SEE ALSO:  DON’T PREACH SILENCE TO PRESERVE PEACE: Kenya Election 2017

Why are some people so happy with this state of affairs, and others so depressed by it? Between these two extremes must be an answer.

We need to consider two possibilities: either the states we live in are returning to their core functions, as intended by the great powers of Western Europe who designed them, or the subsequent superimposed idea of independence has simply outlived any usefulness it could ever have offered, making the state just a millstone around the collective African neck. Most worryingly, it could be both.

Consider the facts. Dictatorship, or autocracy, or whatever one may wish to call it, has not prevented Western-style economic “growth” in Africa. Certainly, at the beginning of the colonial era, it was a basic organisational requirement of the entire project. But things were much simpler back then, when the venal objectives were much more honestly organised.

Colonialism ended through the birth of a world were two White empires faced off for the following six decades, prepared to nuke the planet in order to own it. The collapse of one side (to be followed one day soon, of the other) led to the situation we have had until now: fresh attempts to re-work the cogs of colonially-designed states into representative institutions of governance.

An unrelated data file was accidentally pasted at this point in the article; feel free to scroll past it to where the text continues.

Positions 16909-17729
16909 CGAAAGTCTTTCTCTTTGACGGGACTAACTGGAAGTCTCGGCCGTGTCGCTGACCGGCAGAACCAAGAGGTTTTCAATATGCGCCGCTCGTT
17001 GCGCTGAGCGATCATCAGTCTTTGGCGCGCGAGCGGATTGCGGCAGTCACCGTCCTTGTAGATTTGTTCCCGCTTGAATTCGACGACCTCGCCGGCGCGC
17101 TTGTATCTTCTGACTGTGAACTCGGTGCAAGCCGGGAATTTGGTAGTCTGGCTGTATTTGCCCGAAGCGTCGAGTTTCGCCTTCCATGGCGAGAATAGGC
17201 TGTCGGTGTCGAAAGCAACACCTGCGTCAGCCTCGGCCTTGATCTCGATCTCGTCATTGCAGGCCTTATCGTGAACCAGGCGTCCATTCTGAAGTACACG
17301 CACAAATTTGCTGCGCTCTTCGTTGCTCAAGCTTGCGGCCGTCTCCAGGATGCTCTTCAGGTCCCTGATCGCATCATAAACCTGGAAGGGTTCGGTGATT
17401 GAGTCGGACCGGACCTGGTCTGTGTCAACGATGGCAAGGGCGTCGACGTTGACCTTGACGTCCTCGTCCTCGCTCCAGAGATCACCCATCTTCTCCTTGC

We need to consider two possibilities: either the states we live in are returning to their core functions, as intended by the great powers of Western Europe who designed them, or the subsequent superimposed idea of independence has simply outlived any usefulness it could ever have offered, making the state just a millstone around the collective African neck.

But with the recent displays of intransigence at several of our state houses, it is a good time to perhaps accept that this phase too has come to an end. The body politic can no longer accommodate both the economic demands of the increasingly desperate Western paymasters and the natives’ aspirations for greater prosperity (and the choice, therefore, of who delivers it and how). Something has to give way.